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The Grand Oblivate

Isolation. There’s the rub. It’s eroding. Eating away, happily munching on our friendships, communication skills, perceptions, our sense of the aesthetic. People passing a hallucinogenic sunset with their faces fixed downward, focused not on the magnificent flamingo tinged orb in the sky. But rather on a tiny device in their hands.

It’s jaw dropping to witness. 

“See not the beauty all around you, the beauty is in the pixels.”

I’m not sure who said that. It was either Steve Jobs, or me.

Get with the program. The beauty is in the pixels. Fuck the sunset, gimme a vomiting emoji.

Oblivious to their physical surroundings these cell phone-hunchbacks are members of The Grand Obliviate (pronounced Oh-bliv-vee-ah-tay). The practice of self-imposed isolation. Like The Who’s Tommy – deaf, dumb, and blind. “Tommy can you hear me?” And like Tommy, The Obliviate play a mean (video) pinball. Alone. 

80% of those who get run over are members of The Obliviate. (That’s not a real statistic, but it sounds true.)

The Obliviate credo: They see you not. They’re not here. They’re somewhere else. They think they’re in two places at once. They’re actually nowhere at all. And you and I? We’re invisible. 

The Obliviate do not see us. They talk at us, not with us. A conversation is you listening, just listening, to them blathering. You’re ‘see through,’ as if made of Saran Wrap.  

Oblivious in their cars. Windows cranked up. Music on. Heated seats. Air conditioning. Climate control. Some cars take The Obliviate to a new level of isolation and obliviousness. Look, Ma! No hands! The car drives itself. The Obliviate can sleep on their way to work – in their car! Too bad that car doesn’t do the laundry too, but a washer/dryer in the trunk is an expensive option. And it cuts down on gas mileage.  

The automobile isolates the driver from communicating with others on the road. Other than honking its horn and flipping off whoever is in the way. 

There are so many examples of Grand Obliviate bad driving behaviors that they’re impossible to chronicle. Cars isolate people from one another. No nod, no hello, nor “Good morning,” no “How’re ya doin’?” No nothing. 

We come in contact with lots of people every day and no one knows anyone else. Nor do they want to know. Who’s that guy in line behind them at the market? Who cares? Some guy.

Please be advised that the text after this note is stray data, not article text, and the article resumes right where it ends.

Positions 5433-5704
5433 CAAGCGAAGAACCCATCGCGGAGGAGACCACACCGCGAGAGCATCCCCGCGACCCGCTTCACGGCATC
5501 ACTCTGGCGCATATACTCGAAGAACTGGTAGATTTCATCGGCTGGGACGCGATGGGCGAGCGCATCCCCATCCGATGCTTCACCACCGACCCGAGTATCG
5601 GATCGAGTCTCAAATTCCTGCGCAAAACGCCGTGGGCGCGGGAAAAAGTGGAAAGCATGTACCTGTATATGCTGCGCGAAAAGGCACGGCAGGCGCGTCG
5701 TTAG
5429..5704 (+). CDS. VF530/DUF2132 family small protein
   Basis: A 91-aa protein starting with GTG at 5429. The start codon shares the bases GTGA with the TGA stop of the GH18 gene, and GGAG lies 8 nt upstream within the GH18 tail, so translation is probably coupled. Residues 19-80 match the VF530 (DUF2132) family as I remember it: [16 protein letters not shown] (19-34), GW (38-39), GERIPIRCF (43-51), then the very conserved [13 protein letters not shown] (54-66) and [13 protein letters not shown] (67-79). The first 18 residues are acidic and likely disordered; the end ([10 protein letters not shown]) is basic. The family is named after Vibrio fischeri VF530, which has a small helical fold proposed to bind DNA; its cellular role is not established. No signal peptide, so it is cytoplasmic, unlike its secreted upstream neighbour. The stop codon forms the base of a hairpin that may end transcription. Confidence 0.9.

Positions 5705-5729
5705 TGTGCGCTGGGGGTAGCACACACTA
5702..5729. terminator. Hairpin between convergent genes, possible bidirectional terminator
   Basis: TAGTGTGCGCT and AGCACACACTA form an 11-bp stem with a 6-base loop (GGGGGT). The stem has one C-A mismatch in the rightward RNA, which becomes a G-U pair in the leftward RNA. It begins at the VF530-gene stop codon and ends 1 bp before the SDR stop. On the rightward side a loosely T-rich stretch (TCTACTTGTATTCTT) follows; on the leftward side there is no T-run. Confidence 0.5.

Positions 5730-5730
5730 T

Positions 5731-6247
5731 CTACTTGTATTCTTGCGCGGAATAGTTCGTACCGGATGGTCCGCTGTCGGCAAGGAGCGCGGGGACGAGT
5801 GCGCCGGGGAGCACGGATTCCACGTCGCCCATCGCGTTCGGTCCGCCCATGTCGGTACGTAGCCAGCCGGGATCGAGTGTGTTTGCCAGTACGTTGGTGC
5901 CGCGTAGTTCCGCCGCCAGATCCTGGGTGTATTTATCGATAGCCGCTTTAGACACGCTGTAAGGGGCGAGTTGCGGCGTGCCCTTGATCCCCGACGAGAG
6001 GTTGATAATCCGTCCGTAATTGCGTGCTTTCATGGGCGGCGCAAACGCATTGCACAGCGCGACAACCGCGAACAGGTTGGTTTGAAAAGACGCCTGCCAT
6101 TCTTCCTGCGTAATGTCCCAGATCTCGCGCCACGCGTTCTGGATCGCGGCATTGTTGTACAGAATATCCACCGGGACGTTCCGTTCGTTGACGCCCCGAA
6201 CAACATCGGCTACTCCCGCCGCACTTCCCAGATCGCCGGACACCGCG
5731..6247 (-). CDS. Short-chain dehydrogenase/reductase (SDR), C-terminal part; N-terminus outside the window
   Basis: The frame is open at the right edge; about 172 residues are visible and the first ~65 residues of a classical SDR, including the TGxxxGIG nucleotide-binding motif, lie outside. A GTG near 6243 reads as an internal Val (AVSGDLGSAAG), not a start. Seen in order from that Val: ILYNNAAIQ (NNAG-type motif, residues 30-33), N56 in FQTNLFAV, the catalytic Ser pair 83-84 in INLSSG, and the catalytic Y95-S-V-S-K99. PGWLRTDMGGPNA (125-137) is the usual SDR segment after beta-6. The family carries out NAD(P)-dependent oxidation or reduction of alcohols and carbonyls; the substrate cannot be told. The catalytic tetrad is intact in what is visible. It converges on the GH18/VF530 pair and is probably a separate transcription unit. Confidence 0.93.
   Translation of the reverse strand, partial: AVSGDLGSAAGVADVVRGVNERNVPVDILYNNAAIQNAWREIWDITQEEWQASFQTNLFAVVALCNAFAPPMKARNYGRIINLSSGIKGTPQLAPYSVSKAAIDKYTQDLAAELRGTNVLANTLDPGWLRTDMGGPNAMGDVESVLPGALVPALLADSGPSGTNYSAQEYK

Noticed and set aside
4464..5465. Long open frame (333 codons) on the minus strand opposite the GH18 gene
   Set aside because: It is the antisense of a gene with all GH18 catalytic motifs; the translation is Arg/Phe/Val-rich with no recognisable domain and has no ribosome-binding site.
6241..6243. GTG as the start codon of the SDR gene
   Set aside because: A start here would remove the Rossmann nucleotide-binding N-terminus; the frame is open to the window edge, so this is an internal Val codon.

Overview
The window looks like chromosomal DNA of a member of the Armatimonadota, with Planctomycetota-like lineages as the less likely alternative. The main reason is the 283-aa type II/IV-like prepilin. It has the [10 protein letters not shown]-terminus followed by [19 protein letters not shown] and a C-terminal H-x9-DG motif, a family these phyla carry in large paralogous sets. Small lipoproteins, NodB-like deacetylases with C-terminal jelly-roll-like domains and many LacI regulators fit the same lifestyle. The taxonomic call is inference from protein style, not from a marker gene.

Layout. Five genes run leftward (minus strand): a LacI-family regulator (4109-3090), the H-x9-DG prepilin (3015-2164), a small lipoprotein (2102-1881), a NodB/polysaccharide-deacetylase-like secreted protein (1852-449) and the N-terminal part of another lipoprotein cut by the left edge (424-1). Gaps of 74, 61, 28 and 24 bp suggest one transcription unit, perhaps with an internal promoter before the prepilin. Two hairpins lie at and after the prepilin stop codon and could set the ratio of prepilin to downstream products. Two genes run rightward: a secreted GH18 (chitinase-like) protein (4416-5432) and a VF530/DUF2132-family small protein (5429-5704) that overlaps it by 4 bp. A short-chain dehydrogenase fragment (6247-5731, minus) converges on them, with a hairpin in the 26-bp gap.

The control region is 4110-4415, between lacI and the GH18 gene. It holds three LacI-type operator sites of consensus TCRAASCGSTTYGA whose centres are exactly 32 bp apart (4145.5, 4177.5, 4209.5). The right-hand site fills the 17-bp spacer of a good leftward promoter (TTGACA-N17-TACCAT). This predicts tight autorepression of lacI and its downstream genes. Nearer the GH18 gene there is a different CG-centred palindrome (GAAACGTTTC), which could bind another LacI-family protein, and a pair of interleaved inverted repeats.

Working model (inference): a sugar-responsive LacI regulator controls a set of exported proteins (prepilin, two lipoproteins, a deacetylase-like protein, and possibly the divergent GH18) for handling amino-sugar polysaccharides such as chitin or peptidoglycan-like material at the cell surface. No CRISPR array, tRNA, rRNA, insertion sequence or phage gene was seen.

We expect isolation. We crave isolation. Smoking pot, which used to be a communal event, is now done in private, alone. iPods, iPads and iPhones do not bring us together, they keep us separated – and Apple’s soon to be unveiled iYiYi phone promises to separate us even more.  

Be oblivious. Join The Grand Obliviate. They know not where they are. 

It takes practice. Ignoring all except yourself but, once achieved and true selfishness abounds, I’m told it’s bliss. So, cross a busy street against the traffic light. Pass gas in a crowded elevator. Take a call at a graveside funeral service. It might be Long Distance…from the Other Side. 

Go ahead and be oblivious. But since you’ll have no self-awareness, you should see this video. It shows you what you’ll look like.

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About The Author
Bill Holsag
Bill Holsag
I worked for the CBS Television Network producing promos, from 1981 to 2010. By then I’d had enough promo and almost got busted making underground films on the lot. It was time I quit. Retirement lasted about 5 minutes. Soon I began writing, producing, and directing episodes of two micro-budget Web Series: Detective Henderson and the Silver Lake Menace, and Bill: Paranormal Investigator. I have big ego, and have a New Jersey mouth. Great combo. So step back if you piss me off. I hope you get a kick out of my writing. Visit Bill's YouTube channel and watch Bill: Paranormal Investigator.
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